Telehandler Size

DrWazzock

Member
Arable Farmer
Location
Lincolnshire
I’m not a fan of large machinery but the time has come to replace the manitou MLT626.
With more wagons to load since the livestock went should we be moving up to 3.5 ton lift capacity?
We load maybe 1000 tons a year. Not much compared to some but lorries like to be away quickly.
I really liked the dump pedal on the MLT626 as you could set off and stop smoothly as per a conventional clutch. Quite disappointed with the “jerkotronic” joystick controls of modern telehsndlers but they all seem the same. Enough of a lurch to roll a couple of beet off a well loaded bucket but that’s progress.
 

ACEngineering

Member
Location
Oxon
I’m not a fan of large machinery but the time has come to replace the manitou MLT626.
With more wagons to load since the livestock went should we be moving up to 3.5 ton lift capacity?
We load maybe 1000 tons a year. Not much compared to some but lorries like to be away quickly.
I really liked the dump pedal on the MLT626 as you could set off and stop smoothly as per a conventional clutch. Quite disappointed with the “jerkotronic” joystick controls of modern telehsndlers but they all seem the same. Enough of a lurch to roll a couple of beet off a well loaded bucket but that’s progress.

Ignore the electric transmission disconnect switches with brake pedal, horrible to use them on any machine.

If needed flick in to neutral or press the dump button on joystick if you have too.

You might be better suited to a mlt 630 vario or a 635 vario, 735 vario even but will be abit longer machine than you old 626 but not much in it.
 

mo!

Member
Mixed Farmer
Location
York
We've gone from a 627 to a 630. If I could fit it in the buildings then I would love to have gone up a size, the hydraulics are much more powerful on the wide body machines. If I had the height and wasn't off and on all the time then it would be a JCB. Hopefully Manitou will get all the niggles worked out and this will be a decent machine.
 

Boysground

Member
Mixed Farmer
Location
Wiltshire
I have 2x 635. They are a big improvement on the 634, have been much more reliable. The newest one had a spring break in the mechanism that puts it into reverse, that has probably been the biggest issue. I haven’t had to replace a ram yet……

One of them will get changed in the next year or so. I expect it will be another manitou as everyone prefers driving them. I have a new jcb dealer and they are very keen so it could get interesting.

I never use the transmission disconnect, I still think the joystick is the best on the market. Both of mine are powershift. Didn’t think the vario was worth it at the time.

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mo!

Member
Mixed Farmer
Location
York
once you've had a telehandler i think it would be quite difficult to go back. part of the reason i am still refusing to buy one 😂
Absolutely, and if money is no object then you would be buying a proper wheeled loader with a 4t bucket. A 3.5t machine to do less than 50 hours a year is a sledgehammer to crack a nut.
 

DrWazzock

Member
Arable Farmer
Location
Lincolnshire
Absolutely, and if money is no object then you would be buying a proper wheeled loader with a 4t bucket. A 3.5t machine to do less than 50 hours a year is a sledgehammer to crack a nut.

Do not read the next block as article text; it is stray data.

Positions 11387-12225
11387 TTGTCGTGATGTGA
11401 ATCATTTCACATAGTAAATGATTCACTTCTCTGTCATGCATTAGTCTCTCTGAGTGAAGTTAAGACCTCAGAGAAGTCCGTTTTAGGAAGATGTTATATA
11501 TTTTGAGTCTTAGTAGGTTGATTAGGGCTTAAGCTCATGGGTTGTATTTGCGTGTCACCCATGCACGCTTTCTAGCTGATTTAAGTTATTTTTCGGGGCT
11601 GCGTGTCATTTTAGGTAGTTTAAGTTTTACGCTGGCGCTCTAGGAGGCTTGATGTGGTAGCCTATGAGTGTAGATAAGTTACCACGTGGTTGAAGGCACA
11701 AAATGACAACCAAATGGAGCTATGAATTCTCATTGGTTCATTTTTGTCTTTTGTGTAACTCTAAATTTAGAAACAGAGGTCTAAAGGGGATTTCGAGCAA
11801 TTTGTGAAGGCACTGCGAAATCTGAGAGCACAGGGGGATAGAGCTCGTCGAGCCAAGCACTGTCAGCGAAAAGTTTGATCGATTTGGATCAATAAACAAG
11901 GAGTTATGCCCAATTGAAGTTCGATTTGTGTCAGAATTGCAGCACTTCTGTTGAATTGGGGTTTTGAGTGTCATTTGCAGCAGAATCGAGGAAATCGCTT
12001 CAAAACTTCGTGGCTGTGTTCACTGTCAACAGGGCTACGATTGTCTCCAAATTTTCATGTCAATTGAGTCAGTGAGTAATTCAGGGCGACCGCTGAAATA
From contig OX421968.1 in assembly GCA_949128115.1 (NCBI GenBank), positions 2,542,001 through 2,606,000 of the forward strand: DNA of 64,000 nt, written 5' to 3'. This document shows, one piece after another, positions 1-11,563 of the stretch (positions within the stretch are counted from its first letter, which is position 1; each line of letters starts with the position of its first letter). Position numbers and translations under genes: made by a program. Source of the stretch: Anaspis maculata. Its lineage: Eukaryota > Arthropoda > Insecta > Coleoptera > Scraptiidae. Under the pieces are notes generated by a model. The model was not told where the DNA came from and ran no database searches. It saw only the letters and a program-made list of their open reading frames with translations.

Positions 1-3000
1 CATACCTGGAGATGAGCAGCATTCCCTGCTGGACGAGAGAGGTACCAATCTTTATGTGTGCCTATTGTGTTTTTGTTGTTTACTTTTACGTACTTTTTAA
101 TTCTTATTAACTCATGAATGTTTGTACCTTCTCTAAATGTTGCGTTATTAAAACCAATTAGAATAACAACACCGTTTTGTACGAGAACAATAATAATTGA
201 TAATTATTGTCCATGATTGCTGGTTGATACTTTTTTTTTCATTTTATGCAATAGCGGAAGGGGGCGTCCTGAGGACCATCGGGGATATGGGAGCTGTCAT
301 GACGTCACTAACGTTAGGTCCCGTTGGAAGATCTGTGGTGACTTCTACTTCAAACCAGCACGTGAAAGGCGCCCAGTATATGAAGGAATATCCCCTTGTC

The problem is they don’t send a small lorry to a small farm and I don’t like holding them up. Hiring a machine doesn’t work as I never know when lorries will turn up and neighbours machines arent stood idle.
I reckon the bucket on my 626 holds 1.2 t wheat at best so I reckon 30 buckets to fill a wagon. Struggle to load a bucket a minute as the hydraulics seem slow ( lowering ironically) so I end up taking 45 minutes to load.
The other solution I had in mind was a giant double chained Parmiter that I bought cheap. Supposed to shift 80 tons per hour. Fill it fast and low in its hopper with any old small loader more quickly than putting it over the side in the bucket but the Parmiter is a huge unwieldy beast to set up and needs work on the conveyor floors.
For the time being I’m renovating what I can on the 626 and mulling it over.
It’s true that in 200 acres we are struggling to justify the size of kit to meet the present day haulage interface but a big loader to see us through to retirement might bring more joy than any other present investment I can think of.
 

roscoe erf

Member
Livestock Farmer
The problem is they don’t send a small lorry to a small farm and I don’t like holding them up. Hiring a machine doesn’t work as I never know when lorries will turn up and neighbours machines arent stood idle.
I reckon the bucket on my 626 holds 1.2 t wheat at best so I reckon 30 buckets to fill a wagon. Struggle to load a bucket a minute as the hydraulics seem slow ( lowering ironically) so I end up taking 45 minutes to load.
The other solution I had in mind was a giant double chained Parmiter that I bought cheap. Supposed to shift 80 tons per hour. Fill it fast and low in its hopper with any old small loader more quickly than putting it over the side in the bucket but the Parmiter is a huge unwieldy beast to set up and needs work on the conveyor floors.
For the time being I’m renovating what I can on the 626 and mulling it over.
It’s true that in 200 acres we are struggling to justify the size of kit to meet the present day haulage interface but a big loader to see us through to retirement might bring more joy than any other present investment I can think of.
you don't have to buy new in the same sort of situation as you and id not be with out a tele handler it gets used day in day out for many many jobs mines a 3 ton lift which is plenty although you always wish for more reach and lift